What is 'Fronting Policy'
A risk management technique in which an insurer underwrites a policy to cover a specific risk, but then cedes the risk to a reinsurer. Fronting policies are most commonly used by large organizations, and is a type of alternative risk transfer (ART). Because the reinsurer takes on the entire policy risk, it has complete control of the claims process.
BREAKING DOWN 'Fronting Policy'
The insurance company that underwrites the original policy is called the fronting company. The fronting company receives a percentage of the premium despite ceding all of the risks to the reinsurer. By issuing the insurance policy, the fronting company appears to be the insurer, though in reality it transfers all risk to the reinsurer.
In a fronting policy, the deductible is the same as the liability. The reinsurer is responsible for all claims made against the policy that it now controls. The insurance company’s only function, other than underwriting and ceding the original policy, is to ensure that the reinsurer can pay its claims. It does not, however, pay any of the claims.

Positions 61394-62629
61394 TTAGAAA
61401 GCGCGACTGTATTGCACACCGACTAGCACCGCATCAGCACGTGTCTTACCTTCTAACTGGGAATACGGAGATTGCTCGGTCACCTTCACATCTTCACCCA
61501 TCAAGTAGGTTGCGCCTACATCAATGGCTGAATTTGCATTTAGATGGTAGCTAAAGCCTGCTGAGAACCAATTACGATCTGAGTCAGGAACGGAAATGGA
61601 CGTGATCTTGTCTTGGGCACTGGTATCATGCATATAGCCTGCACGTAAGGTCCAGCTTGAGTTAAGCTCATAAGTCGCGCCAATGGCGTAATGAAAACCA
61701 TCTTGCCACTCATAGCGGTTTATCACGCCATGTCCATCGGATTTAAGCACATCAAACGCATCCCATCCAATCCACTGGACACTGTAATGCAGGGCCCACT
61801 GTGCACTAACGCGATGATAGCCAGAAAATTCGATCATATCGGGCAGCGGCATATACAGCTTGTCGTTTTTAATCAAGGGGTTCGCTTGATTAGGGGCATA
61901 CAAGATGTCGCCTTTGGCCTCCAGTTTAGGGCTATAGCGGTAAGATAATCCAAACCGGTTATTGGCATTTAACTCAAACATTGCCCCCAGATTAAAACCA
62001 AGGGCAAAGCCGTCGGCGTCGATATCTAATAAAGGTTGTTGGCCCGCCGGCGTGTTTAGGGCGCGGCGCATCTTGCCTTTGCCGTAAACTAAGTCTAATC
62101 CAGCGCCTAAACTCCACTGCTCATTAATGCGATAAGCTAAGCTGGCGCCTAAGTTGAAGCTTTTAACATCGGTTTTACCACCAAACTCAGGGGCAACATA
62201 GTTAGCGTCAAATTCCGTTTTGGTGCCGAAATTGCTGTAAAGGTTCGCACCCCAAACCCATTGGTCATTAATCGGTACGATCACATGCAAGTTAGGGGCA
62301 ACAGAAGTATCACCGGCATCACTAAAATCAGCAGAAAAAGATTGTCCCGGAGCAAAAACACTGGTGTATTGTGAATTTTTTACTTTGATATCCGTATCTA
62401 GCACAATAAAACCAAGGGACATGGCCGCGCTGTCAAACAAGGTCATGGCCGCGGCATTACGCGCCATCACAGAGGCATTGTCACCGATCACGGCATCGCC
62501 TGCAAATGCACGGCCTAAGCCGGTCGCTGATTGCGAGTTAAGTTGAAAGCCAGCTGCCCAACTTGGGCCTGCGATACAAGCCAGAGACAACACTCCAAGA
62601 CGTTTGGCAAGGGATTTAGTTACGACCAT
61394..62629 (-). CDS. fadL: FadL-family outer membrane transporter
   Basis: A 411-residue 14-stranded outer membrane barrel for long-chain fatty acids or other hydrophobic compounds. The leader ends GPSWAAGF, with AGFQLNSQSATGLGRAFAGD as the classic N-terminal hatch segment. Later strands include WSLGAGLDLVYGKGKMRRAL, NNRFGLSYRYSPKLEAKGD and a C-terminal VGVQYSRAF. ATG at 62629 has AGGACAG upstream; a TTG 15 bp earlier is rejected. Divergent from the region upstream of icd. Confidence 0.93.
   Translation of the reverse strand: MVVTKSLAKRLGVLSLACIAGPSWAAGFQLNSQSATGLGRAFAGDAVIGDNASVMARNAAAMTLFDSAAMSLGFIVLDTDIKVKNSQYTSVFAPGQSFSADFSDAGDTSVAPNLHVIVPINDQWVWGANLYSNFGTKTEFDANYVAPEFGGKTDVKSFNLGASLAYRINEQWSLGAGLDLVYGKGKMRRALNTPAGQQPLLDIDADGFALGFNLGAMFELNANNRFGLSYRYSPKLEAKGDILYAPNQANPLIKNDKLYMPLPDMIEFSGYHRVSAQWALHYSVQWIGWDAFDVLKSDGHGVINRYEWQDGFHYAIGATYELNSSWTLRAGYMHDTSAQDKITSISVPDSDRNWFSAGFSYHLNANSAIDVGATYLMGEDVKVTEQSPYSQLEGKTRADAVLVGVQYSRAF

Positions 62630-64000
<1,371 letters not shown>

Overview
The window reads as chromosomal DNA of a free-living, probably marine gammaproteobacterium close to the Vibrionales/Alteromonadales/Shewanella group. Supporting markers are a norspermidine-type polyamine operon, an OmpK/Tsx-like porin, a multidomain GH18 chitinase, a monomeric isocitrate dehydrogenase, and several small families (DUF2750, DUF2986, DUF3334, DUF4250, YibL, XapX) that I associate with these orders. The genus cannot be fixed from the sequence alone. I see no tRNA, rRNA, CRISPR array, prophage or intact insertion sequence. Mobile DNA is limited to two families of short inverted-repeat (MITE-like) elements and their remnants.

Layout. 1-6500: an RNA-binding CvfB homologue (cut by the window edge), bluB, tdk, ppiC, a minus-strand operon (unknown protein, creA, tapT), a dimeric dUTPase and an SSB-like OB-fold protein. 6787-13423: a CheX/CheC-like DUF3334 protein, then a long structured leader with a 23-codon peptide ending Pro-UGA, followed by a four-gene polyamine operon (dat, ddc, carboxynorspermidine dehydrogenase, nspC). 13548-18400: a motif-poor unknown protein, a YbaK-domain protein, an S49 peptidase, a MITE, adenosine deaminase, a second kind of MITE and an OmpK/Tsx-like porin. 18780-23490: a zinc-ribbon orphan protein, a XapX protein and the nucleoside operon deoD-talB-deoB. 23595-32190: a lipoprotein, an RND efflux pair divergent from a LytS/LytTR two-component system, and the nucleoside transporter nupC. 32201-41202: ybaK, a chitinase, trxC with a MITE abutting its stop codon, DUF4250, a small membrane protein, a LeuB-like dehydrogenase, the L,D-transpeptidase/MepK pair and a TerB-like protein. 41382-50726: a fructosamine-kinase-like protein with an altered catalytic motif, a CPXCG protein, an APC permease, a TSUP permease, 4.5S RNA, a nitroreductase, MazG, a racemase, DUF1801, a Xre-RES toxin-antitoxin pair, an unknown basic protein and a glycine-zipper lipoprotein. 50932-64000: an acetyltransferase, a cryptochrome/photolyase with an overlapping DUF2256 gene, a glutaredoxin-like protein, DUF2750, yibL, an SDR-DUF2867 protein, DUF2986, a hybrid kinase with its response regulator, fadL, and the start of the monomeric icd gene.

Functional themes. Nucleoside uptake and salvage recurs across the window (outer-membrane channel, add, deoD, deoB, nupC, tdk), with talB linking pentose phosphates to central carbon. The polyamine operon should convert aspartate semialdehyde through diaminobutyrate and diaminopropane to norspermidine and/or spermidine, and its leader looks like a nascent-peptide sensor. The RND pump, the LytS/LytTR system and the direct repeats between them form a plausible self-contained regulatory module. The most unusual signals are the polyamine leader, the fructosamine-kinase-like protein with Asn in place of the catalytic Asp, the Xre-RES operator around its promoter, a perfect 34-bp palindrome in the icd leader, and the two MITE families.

Large companies are the most likely candidates for using a fronting policy, especially if they have operations in multiple states. Rather than employing multiple insurance policies to cover risks in different jurisdictions, the company will have insurance companies underwrite policies, and then takes over the risks in those policies. This allows it to centralize the claims management process for a specific type of risk.
Regulators have historically been wary of fronting policies, as companies may use them as a way of circumventing state insurance regulations. The reinsurer that takes on the entire risk underwritten by the fronting company is often unlicensed in the jurisdiction. This means that the fronting company, which is licensed to do business in the jurisdiction, is ultimately handing the policy over to a reinsurance company that is not regulated by the state. The reinsurer thus acts like an insurer.